Isaac Asimov is one of the most celebrated sci-fi writers and arguably his most famous creation is the ‘Three Laws of Robotics.’
In a nutshell, these are: A robot may not injure a human being or, through inaction, allow a human being to come to harm; a robot must obey orders given to it by human beings except where such orders would conflict with the First Law and, a robot must protect its own existence as long as such protection does not conflict with the First or Second Law.
Applying Asimov today
Prof. Tom Sorell of the University of Warwick, UK, has recently argued that Asimov’s three laws seem a natural response to the idea that robots will one day be commonplace and need internal programming to prevent them from harming people. However, he argues that whilst Asimov’s laws are organised around the moral value of preventing harm to humans, they are not as easy to interpret. Prof Sorell, an expert on robot ethics, worked on the EU-funded ACCOMPANY project that developed a robotic companion to help elderly people live independent lives.
Sorell writes that Asimov’s laws still seem plausible at face value because there are legitimate fears over the harm robots can do to humans, for example recent fatalities in the US from malfunctioning autonomous cars. But we are also living in an age where increasingly-sophisticated robots are being utilised to execute evermore complex tasks designed to protect and care for humans.
These include not only robots designed to care for the elderly, as in ACCOMPANY (see the CORDIS Results Pack on ICT for Independent Living for more on EU-funded projects utilising robots to assist the elderly) but also robots that are designed to provide disaster relief. One example of this is the robot utilised by an EU-funded project to assess damaged heritage buildings in the earthquake-stricken Italian town of Amatrice.
New robots, new paradoxes – new laws?
Asimov’s laws become shakier when considering the development of human-directed military drones designed to kill other humans from afar. Paradoxically, if a robot is being directed by a human controller to save the lives of their co-citizens by killing the humans that are attacking them, it can be said to be both following and violating Asimov’s First Law.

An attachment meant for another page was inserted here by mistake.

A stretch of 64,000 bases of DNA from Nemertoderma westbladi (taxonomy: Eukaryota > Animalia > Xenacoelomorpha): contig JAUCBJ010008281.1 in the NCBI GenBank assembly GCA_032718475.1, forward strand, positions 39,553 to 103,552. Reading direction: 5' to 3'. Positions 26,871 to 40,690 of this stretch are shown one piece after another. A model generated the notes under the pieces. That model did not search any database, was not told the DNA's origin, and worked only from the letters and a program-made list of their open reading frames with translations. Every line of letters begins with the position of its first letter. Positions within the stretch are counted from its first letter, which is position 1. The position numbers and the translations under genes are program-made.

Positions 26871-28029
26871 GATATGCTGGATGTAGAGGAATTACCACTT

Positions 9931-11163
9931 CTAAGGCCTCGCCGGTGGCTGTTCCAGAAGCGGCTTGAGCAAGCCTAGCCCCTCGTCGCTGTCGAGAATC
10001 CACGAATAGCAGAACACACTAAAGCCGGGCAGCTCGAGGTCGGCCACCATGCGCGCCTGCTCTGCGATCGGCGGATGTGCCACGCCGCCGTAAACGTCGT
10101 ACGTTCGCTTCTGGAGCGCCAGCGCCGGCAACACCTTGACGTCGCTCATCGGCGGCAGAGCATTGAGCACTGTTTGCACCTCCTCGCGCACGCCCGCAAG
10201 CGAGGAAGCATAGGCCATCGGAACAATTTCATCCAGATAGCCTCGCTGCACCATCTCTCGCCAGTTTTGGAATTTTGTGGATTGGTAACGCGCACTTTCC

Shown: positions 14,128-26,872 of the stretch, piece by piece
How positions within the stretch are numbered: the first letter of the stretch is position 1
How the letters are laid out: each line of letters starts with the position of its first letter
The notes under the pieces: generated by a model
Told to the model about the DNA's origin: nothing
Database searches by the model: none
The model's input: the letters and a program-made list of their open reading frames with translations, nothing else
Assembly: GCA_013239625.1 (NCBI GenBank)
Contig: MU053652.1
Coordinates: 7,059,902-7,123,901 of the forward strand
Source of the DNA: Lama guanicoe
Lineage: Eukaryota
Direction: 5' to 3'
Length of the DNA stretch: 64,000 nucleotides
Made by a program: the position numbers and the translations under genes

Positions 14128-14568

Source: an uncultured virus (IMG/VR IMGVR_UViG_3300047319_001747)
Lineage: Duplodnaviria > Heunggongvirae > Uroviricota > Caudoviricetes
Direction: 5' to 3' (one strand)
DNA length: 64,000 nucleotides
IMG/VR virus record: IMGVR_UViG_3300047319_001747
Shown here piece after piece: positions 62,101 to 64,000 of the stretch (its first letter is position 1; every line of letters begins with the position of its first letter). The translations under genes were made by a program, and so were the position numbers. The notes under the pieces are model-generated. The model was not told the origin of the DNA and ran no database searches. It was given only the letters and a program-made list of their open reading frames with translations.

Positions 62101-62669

Also, if the drone is directed by a human, it can be argued that it is the human’s fault and not the drone’s for loss of life caused in combat situations. Indeed, armies equipped with drones will vastly reduce the amount of human life lost overall – perhaps it is better to use robots rather than humans as cannon fodder.
At the other end of the scale, Asimov’s laws are appropriate if keeping an elderly person safe is the robot’s main goal. But often robotics fits into a range of ‘assistive’ technologies that help the elderly to be independent, the goal of the ACCOMPANY project. This means allowing them to make their own decisions, including those that could result in their causing injury to themselves, such as through falling. A robot that allowed its human to make independent decisions that could result in their injury through falling would be breaking the First Law through inaction to prevent human injury.
However, Sorell argues that human autonomy must be respected, by both other humans and robots. Elderly people who make choices that will guarantee their continued independent living, but could put them at risk of injury, also need to be respected.
So whilst Asimov’s laws have influenced robotics developers for decades, now is perhaps the time to re-evaluate their effectiveness and begin discussions on a new set of laws that work well with the ongoing, awe-inspiring breakthroughs in robot and AI technology taking place in Europe and across the world.
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